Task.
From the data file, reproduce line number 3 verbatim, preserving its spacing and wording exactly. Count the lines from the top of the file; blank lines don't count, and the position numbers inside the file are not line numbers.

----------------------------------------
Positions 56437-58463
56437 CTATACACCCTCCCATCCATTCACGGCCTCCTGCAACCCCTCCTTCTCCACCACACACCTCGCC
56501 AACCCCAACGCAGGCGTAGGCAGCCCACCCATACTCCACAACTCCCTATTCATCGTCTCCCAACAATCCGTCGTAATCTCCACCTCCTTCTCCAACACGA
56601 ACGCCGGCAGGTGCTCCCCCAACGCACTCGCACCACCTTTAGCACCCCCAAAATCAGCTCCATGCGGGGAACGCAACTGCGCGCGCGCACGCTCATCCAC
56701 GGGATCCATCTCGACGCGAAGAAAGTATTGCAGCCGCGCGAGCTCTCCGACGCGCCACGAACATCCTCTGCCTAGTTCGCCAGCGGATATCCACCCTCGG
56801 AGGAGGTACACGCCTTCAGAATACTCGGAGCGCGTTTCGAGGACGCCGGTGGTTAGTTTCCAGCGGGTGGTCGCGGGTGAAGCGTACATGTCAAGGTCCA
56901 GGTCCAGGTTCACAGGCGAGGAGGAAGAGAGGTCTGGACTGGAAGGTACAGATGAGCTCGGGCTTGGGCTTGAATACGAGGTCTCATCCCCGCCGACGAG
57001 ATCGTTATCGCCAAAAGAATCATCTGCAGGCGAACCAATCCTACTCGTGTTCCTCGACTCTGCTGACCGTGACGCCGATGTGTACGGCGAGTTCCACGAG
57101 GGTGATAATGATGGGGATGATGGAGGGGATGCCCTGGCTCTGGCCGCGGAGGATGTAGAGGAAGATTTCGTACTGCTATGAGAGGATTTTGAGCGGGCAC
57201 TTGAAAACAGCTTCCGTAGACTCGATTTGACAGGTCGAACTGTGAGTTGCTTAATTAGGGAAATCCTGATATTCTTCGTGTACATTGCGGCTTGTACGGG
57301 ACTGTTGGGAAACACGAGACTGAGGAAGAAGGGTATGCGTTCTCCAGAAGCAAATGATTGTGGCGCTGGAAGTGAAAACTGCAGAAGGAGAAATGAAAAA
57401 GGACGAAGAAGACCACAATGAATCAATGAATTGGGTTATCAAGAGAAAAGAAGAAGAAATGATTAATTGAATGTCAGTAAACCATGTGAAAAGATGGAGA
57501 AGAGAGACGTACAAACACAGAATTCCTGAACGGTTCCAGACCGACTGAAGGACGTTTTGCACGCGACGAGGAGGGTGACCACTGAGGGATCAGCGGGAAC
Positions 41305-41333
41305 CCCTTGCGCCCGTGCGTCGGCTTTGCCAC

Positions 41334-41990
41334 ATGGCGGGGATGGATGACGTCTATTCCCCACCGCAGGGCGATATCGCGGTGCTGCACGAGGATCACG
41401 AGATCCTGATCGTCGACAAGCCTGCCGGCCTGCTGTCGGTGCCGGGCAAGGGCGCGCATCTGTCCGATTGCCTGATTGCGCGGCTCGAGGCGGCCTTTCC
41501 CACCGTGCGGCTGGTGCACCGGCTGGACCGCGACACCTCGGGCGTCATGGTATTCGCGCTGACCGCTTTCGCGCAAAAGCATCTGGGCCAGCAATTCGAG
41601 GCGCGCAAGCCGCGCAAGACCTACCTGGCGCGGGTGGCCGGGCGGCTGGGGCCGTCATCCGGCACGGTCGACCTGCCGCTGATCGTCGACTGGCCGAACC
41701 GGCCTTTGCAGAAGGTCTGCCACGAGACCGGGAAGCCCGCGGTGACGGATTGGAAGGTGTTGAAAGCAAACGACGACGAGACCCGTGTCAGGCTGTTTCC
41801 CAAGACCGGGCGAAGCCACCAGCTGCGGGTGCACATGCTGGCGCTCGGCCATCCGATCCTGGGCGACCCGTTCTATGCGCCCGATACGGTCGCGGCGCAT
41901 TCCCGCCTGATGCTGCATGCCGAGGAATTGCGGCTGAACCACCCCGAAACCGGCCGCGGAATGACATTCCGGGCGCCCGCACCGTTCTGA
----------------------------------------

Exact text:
56501 AACCCCAACGCAGGCGTAGGCAGCCCACCCATACTCCACAACTCCCTATTCATCGTCTCCCAACAATCCGTCGTAATCTCCACCTCCTTCTCCAACACGA